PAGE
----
Mirai variant ‘Beastmode’ exploits fresh vulnerabilities

Mirai variant ‘Beastmode’ exploits fresh vulnerabilities
Ryan is a senior editor at TechForge Media with over a decade of experience covering the latest technology and interviewing leading industry figures. He can often be sighted at tech conferences with a strong coffee in one hand and a laptop in the other. If it's geeky, he’s probably into it. Find him on Twitter: @Gadget_Ry

A variant of the Mirai botnet called Beastmode has been observed exploiting recently-discovered vulnerabilities.

The Mirai botnet is composed primarily of IoT and embedded devices. In 2016, Mirai made national headlines when it used exploited connected devices to overwhelm several high-profile targets with record-setting Distributed Denial-of-Service (DDoS) attacks.

Mirai’s original creator was arrested in the fall of 2018 but variants have continued to emerge which take advantage of new vulnerabilities.

Security researchers from Fortinet have been observing the Beastmode variant and found that it’s been aggressively updating its “arsenal of exploits”. Fortinet’s researchers observed Beastmode adding five new exploits within a month.

Three of the exploits use vulnerabilities discovered between February and March 2022 to target various models of TOTOLINK routers:

Fortinet noted how a typo in a URL used for the third family of vulnerabilities was fixed in samples collected three days after it was initially caught on 20 February 2022, “suggesting active development and operation of this campaign.”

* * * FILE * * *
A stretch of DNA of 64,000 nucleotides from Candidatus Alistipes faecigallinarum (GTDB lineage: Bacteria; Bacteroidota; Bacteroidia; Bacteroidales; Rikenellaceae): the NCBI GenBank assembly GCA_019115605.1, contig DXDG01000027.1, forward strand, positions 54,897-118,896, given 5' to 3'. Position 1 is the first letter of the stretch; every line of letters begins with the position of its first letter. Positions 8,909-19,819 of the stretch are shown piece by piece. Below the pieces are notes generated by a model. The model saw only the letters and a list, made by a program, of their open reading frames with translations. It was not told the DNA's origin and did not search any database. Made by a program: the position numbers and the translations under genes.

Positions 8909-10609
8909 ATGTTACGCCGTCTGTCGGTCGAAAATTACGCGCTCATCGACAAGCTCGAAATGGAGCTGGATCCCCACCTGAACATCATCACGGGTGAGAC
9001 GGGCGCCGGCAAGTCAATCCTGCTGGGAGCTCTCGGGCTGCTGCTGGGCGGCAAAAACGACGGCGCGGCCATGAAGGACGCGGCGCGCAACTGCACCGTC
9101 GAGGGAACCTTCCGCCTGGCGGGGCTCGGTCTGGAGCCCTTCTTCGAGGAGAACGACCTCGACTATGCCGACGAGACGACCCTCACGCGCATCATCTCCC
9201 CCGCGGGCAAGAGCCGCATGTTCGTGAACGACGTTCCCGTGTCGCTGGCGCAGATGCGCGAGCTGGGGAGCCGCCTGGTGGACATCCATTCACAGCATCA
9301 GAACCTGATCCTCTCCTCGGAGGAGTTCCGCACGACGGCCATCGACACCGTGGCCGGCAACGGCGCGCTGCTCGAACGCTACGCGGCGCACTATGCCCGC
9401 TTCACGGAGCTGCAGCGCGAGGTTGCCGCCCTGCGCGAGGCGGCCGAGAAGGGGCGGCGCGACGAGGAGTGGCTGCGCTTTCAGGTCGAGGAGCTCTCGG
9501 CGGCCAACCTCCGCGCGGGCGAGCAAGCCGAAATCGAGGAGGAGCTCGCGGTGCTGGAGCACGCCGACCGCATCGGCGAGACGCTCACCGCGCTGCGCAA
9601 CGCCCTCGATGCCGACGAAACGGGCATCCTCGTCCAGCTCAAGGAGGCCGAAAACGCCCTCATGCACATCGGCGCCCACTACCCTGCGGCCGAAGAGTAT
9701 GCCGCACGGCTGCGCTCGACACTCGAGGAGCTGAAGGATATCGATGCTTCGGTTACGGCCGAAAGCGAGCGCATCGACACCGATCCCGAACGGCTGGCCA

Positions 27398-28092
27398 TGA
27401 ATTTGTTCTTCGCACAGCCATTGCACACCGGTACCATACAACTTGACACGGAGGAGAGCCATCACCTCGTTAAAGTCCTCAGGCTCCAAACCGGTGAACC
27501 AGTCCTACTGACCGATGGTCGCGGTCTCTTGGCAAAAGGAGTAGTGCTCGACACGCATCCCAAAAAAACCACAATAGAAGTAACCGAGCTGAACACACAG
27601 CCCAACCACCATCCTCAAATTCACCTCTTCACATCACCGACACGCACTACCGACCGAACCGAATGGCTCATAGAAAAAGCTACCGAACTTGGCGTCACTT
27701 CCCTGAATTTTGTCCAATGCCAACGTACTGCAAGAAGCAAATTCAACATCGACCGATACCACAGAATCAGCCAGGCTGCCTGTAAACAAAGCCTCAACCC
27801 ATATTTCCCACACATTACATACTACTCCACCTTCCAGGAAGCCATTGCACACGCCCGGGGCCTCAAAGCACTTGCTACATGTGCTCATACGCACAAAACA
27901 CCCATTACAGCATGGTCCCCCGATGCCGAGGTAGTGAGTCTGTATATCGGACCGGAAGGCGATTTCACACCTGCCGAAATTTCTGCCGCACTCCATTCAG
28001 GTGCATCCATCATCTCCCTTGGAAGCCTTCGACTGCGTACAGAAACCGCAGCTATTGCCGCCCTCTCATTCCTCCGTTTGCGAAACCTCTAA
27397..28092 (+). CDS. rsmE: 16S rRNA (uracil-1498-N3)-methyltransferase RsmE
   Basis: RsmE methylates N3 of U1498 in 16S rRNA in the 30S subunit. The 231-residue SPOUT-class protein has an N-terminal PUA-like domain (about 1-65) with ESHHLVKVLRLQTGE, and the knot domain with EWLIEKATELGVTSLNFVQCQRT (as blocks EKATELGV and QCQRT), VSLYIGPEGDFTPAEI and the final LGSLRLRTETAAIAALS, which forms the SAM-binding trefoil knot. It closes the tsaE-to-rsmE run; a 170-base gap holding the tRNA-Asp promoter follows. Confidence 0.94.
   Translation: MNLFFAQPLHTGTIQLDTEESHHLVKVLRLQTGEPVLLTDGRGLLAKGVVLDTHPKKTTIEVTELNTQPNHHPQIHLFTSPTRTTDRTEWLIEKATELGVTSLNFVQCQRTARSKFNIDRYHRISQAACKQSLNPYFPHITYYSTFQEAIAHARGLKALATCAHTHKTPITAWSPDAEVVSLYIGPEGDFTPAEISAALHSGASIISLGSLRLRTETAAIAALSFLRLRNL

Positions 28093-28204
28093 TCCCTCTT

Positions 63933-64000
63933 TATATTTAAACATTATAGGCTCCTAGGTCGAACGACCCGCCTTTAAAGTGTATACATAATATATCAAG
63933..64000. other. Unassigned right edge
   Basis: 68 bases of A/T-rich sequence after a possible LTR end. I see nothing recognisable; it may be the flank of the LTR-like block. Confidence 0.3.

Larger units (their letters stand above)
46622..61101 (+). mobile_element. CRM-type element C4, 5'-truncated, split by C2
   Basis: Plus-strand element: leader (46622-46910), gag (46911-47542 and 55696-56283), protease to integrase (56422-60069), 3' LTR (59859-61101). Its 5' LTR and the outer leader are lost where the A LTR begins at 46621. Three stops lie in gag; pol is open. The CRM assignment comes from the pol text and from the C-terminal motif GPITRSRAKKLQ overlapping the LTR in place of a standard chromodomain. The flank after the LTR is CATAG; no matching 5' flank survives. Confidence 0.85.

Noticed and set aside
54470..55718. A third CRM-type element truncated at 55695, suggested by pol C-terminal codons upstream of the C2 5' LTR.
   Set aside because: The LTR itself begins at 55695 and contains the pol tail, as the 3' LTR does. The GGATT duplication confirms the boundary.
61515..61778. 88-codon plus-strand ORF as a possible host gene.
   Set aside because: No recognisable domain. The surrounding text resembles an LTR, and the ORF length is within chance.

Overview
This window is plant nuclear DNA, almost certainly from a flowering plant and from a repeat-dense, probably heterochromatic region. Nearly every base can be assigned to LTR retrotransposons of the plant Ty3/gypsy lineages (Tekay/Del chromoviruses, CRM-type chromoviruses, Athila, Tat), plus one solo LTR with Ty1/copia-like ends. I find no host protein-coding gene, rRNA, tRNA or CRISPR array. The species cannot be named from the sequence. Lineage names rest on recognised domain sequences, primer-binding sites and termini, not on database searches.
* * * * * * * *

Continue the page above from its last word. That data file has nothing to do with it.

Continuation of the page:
A number of other connected devices are targeted by the Beastmode variant:

  • TP-Link Tapo C200 IP camera.
  • D-Link DIR-810L, DIR-820L/LW, DIR-826L, DIR-830L, and DIR-836L (all discontinued and updated firmware is not available.)
  • Huawei HG532 routers.
  • NUUO NVRmini2, NVRsolo, and Crystal devices.
  • NETGEAR ReadyNAS Surveillance products.

“Threat actors, such as those behind the Beastmode campaign, continue to rapidly incorporate newly published exploit code to infect unpatched devices using the Mirai malware,” wrote Fortinet’s researchers.

“By continuously monitoring the evolving threat landscape, FortiGuard Labs researchers identify new vulnerabilities exploited by Mirai variants and malware targeting IoT devices to bring greater awareness to such threats and better secure our customers’ networks.”

(Photo by Basil James on Unsplash)

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